Grain inspections have resumed at the Port of Vancouver, easing fears that foreign buyers of the bulk of Washington’s wheat crop would take their business elsewhere.
United Grain Corp. and the International Longshore & Warehouse Union came to a tentative agreement late Monday on a nearly two-year labor dispute.
Inspectors from the state Department of Agriculture resumed grain inspections at 1:10 p.m. Tuesday at the port.
The restarting of inspections eased concerns of Pacific Northwest wheat growers, grain elevators and foreign buyers. Soybeans and corns also were affected.
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Wheat farmers did not weigh in on the labor dispute. But the side effect of the United Grain’s lockout of union workers was an interruption in the flow of grain at a critical time.
Washington farmers are finishing up wheat harvest and Montana’s wheat harvest has peaked.
The halt of inspections lasted for more than 30 days after Gov. Jay Inslee decided Washington State Patrol troopers no longer would escort state grain inspectors. He said then negotiations between United Grain and the union had not been productive.
Wheat was being sent only to ports in Portland and Longview to be inspected and growers worried a bottleneck could happen soon.
Now, shipments of grain to Japan, Taiwan, Korea and Ecuador can proceed, said Brent Knautz, with Enigma Marketing of Yakima, on behalf of the Washington Association of Wheat Growers. More than 90 percent of Washington’s wheat is exported. Of that, 20 percent typically heads through the Port of Vancouver.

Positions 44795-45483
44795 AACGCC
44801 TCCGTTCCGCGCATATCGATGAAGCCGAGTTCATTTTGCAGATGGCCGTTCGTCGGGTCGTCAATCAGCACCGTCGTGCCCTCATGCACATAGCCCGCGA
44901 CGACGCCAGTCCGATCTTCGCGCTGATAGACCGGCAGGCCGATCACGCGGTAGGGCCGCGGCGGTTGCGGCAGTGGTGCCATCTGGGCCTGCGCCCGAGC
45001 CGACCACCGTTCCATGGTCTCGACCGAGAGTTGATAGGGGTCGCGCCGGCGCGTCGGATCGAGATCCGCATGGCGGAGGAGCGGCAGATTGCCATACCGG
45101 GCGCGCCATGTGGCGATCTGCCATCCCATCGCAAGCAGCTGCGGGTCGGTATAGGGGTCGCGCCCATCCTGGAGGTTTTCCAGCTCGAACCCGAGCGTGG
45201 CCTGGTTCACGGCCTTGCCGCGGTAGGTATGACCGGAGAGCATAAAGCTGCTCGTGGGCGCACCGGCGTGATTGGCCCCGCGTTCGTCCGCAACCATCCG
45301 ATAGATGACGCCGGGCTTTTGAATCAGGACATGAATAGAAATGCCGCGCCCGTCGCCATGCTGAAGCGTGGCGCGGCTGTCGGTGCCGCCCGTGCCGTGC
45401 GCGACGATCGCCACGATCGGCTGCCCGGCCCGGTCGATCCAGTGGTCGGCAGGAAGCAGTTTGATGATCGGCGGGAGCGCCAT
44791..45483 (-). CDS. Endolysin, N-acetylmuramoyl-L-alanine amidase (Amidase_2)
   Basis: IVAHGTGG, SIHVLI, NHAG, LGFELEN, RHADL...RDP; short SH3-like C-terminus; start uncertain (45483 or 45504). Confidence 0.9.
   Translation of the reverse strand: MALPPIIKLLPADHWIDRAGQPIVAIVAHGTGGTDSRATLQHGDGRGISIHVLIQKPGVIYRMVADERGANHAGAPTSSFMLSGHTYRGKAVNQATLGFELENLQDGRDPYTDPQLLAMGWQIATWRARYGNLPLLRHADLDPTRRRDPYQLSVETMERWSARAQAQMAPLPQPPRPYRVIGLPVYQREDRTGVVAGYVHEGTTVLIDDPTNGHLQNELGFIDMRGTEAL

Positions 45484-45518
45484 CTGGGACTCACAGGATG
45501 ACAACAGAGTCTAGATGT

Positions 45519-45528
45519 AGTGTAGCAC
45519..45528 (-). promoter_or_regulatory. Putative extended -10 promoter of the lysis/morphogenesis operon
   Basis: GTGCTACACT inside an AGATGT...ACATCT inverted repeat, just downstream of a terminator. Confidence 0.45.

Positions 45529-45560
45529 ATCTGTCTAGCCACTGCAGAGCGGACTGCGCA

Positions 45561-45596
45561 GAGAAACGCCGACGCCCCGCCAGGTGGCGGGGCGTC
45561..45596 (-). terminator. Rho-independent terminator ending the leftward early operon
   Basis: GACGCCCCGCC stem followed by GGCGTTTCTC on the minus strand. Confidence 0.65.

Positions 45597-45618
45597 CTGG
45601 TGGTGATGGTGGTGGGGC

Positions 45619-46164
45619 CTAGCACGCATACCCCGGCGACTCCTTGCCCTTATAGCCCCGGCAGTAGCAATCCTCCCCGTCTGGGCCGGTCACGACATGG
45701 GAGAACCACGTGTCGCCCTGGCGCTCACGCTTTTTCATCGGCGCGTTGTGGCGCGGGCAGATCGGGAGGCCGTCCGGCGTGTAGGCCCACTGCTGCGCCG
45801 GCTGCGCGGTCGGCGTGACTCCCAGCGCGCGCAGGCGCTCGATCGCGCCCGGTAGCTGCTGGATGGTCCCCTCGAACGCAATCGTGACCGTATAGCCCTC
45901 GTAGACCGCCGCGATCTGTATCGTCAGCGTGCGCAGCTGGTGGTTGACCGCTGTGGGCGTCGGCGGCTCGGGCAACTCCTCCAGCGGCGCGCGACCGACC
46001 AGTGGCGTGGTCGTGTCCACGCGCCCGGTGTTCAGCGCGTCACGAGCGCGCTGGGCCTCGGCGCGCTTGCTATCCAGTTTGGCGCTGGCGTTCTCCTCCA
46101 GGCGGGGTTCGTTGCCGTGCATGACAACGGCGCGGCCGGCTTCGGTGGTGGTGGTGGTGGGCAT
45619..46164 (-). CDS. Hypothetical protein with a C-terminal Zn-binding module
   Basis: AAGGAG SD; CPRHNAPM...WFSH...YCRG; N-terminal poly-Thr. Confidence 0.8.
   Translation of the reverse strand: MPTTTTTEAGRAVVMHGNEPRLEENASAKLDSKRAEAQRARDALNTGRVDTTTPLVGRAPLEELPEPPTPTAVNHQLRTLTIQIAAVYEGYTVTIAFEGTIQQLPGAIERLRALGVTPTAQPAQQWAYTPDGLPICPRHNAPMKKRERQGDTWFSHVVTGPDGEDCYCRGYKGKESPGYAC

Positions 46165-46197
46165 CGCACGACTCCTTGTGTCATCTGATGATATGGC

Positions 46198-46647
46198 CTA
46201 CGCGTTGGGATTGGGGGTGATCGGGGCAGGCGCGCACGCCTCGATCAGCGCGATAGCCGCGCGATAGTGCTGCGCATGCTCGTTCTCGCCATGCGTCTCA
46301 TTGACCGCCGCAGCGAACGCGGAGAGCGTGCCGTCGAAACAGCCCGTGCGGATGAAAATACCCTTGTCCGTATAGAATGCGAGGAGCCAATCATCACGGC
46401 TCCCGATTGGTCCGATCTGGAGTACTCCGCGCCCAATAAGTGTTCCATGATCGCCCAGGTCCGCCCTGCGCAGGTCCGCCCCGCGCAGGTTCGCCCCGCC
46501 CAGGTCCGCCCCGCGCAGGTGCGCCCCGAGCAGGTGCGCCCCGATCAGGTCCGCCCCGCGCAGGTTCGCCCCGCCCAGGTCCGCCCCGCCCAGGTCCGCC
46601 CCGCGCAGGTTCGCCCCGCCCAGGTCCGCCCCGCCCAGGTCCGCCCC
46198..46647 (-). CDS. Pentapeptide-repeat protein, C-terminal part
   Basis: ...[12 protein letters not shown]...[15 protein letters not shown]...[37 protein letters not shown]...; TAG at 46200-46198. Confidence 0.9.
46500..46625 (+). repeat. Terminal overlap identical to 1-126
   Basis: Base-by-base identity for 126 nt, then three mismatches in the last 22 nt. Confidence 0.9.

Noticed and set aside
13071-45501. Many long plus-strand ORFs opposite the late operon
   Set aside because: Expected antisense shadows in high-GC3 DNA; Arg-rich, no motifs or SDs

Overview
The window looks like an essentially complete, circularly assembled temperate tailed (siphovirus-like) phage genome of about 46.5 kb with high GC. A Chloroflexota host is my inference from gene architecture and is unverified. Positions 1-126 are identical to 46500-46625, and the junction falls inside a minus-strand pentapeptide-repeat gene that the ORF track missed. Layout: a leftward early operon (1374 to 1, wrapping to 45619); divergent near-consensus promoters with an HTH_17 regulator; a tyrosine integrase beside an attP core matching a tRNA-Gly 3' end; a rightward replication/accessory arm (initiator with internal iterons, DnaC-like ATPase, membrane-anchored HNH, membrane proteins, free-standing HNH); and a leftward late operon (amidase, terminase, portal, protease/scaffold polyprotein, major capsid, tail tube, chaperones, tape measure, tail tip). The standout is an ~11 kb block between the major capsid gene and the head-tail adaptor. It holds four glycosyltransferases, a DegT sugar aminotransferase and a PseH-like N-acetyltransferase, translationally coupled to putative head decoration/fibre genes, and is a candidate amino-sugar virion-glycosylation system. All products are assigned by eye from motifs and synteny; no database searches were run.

The inspection halt became a national issue because other states, including Montana, also use the Port of Vancouver to export wheat. Montana wheat growers could have lost a portion of their crop.
There was a major concern that grain would get backed up in Montana, where United Grain has four grain silos, Knautz said. BNSF Railway Co. had said it would not move grain between Montana and Washington until inspections resumed.
That meant United Grain was running out of room to store grain, said Bing Von Bergen, a Montana wheat farmer and the National Association of Wheat Growers past president.
The Moccasin, Mont., United Grain facility near Von Bergen’s farm already was piling wheat on the ground, he said.
“A lot of us have grain that we have contracted for harvest-time delivery,” he said. “The fear was that we were not going to be able to get that in.”
Farmers would have to store wheat on their own farms on the ground, losing some of it, Von Bergen said. Not all of it could be recovered and cleaned or could be damaged by rain and animals.
U.S. grain is considered the most reliable in the world and the break in inspections put that in jeopardy, Von Bergen said.
Grain commissions from Washington, Montana, Idaho and North Dakota have invested significant time and resources to develop export markets, he said.
Von Bergen said he appreciates the congressmen who helped with the issue. Montana farmers, like those in Washington, called on their representatives to find a resolution to the lack of inspections.
But he remains concerned that the U.S. Department of Agriculture, which is mandated to provide grain inspections, failed to step in after Washington state officials stopped inspecting grain. The USDA has delegated its authority for grain inspections to the state.